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Readers' Forum - A five-year plan

07 July 2005
Issue: 4015 / Categories:

A five-year plan

David and Hugh operate their profitable partnership from two office buildings, one owned by them (since before 1998) and one rented from a third party. The landlord of the rented office has agreed to provide additional space in the same building so that the whole operation can then be under one roof. However, they do not wish to sell the owned building (currently standing at a profit before taper relief of £100,000) as a restrictive covenant is due to expire in five years' time, after which the property could perhaps be sold at a profit of about £500,000.

A five-year plan

David and Hugh operate their profitable partnership from two office buildings, one owned by them (since before 1998) and one rented from a third party. The landlord of the rented office has agreed to provide additional space in the same building so that the whole operation can then be under one roof. However, they do not wish to sell the owned building (currently standing at a profit before taper relief of £100,000) as a restrictive covenant is due to expire in five years' time, after which the property could perhaps be sold at a profit of about £500,000.
One of their major clients (not an unlisted trading company) has offered to utilise the surplus space in the meantime, but proposes — while occupation of the office continues — simply to annually renew an existing consultancy contract with David and Hugh which was due to lapse, rather than pay rent and be tied into a lease, and the whole arrangement seems quite informal and flexible. David may indeed continue to use one of the offices from time to time as he lives nearby.
I am concerned that, notwithstanding the lack of a lease and proper rent, the property could lose its business asset status for taper relief such that the taxable gain in five years' time would be considerably higher than if the property was sold now, even if there is no increase in value during that time.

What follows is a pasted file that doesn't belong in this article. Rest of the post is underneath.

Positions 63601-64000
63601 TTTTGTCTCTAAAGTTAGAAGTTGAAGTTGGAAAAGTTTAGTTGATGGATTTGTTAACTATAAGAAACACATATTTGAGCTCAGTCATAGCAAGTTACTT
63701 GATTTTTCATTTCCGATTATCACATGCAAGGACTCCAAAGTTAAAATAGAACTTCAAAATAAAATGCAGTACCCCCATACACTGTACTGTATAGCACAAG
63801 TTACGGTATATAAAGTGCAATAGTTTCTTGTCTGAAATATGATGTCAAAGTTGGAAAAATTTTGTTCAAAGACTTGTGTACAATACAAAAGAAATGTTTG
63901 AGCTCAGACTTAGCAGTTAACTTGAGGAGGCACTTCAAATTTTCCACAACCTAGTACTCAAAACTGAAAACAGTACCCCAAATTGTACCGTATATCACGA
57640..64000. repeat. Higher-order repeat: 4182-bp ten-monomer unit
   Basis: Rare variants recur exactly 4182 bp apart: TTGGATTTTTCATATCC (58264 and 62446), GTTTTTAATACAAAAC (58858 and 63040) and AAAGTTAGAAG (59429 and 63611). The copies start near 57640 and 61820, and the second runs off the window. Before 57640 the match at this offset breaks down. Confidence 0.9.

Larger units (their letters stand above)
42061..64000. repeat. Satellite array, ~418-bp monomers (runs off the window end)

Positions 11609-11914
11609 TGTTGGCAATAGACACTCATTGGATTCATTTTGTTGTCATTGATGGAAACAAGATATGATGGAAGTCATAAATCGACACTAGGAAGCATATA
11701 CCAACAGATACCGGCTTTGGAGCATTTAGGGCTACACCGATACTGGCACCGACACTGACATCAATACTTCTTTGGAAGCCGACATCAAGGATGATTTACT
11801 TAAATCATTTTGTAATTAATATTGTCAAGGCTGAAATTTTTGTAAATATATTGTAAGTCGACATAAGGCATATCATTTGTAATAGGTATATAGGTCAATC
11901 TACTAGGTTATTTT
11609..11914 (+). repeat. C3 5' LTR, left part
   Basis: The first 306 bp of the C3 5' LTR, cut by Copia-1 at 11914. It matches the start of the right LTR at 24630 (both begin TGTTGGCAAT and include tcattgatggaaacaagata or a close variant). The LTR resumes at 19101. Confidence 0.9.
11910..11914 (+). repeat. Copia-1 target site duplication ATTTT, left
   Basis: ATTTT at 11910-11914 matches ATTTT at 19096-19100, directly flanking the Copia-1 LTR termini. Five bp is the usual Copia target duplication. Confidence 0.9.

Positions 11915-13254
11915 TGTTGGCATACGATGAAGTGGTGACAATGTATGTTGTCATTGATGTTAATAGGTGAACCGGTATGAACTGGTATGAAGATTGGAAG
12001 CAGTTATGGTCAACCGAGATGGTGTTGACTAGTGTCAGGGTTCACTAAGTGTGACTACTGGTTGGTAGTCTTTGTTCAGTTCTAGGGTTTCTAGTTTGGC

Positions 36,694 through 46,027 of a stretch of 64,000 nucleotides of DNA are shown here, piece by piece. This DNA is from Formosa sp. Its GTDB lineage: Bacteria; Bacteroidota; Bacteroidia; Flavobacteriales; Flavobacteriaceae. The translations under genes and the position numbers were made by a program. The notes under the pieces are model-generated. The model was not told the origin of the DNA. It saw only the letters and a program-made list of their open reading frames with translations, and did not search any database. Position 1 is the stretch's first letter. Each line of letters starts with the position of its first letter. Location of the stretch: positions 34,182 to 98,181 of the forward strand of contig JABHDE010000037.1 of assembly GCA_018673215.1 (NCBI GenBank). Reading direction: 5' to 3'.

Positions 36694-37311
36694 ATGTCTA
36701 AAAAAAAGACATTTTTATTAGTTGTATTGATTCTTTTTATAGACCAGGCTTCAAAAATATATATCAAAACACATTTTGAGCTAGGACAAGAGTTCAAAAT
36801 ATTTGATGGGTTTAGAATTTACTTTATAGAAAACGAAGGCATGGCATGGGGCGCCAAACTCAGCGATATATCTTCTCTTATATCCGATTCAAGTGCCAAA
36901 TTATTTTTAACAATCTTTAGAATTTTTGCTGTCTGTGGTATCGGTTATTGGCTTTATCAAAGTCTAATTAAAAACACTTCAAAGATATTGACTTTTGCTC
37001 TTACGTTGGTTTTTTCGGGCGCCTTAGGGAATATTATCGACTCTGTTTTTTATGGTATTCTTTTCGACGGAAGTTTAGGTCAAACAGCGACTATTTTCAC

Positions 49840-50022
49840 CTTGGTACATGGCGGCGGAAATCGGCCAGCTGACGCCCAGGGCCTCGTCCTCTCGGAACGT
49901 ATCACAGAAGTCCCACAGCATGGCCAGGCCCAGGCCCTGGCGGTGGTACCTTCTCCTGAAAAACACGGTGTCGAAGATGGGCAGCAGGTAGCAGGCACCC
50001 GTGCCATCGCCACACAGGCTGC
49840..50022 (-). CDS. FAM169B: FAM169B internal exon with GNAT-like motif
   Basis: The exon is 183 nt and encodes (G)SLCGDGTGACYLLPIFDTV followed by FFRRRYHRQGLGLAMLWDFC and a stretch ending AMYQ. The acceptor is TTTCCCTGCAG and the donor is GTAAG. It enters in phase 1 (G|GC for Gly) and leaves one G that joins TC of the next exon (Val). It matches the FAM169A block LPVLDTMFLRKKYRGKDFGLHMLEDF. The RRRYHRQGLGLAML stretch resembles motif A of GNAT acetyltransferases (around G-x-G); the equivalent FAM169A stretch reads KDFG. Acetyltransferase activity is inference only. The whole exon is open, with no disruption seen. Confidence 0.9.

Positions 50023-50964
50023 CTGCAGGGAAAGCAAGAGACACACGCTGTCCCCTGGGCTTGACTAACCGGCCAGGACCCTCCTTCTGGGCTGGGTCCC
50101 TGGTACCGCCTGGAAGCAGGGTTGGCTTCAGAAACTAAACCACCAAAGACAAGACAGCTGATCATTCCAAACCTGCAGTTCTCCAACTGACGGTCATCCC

Are there any steps which can be taken to eliminate or mitigate the problem?
Query T16,639                                                 — Tapir.


We are not told why Tapir thinks that the building could lose its status as a business asset for taper relief purposes if it is to be occupied (or part occupied) by David and Hugh's client. Tapir is correct that it is the use to which the asset (in this case the building) is put and by whom, which will determine its status at that time. Whether or not there is a formal lease with the potential new occupier is not, in itself, important.
It may be that a lease will evidence the use and so if there is no lease in place (say, there is just an informal licence to occupy), Tapir should advise his clients to retain alternative evidence of the use made of the property.
We are told that the client is not an unquoted trading company. However, this is not the only condition for an asset to qualify as a business asset for taper purposes. The building will qualify as a business asset for taper relief when it is used wholly or partly for one of the following: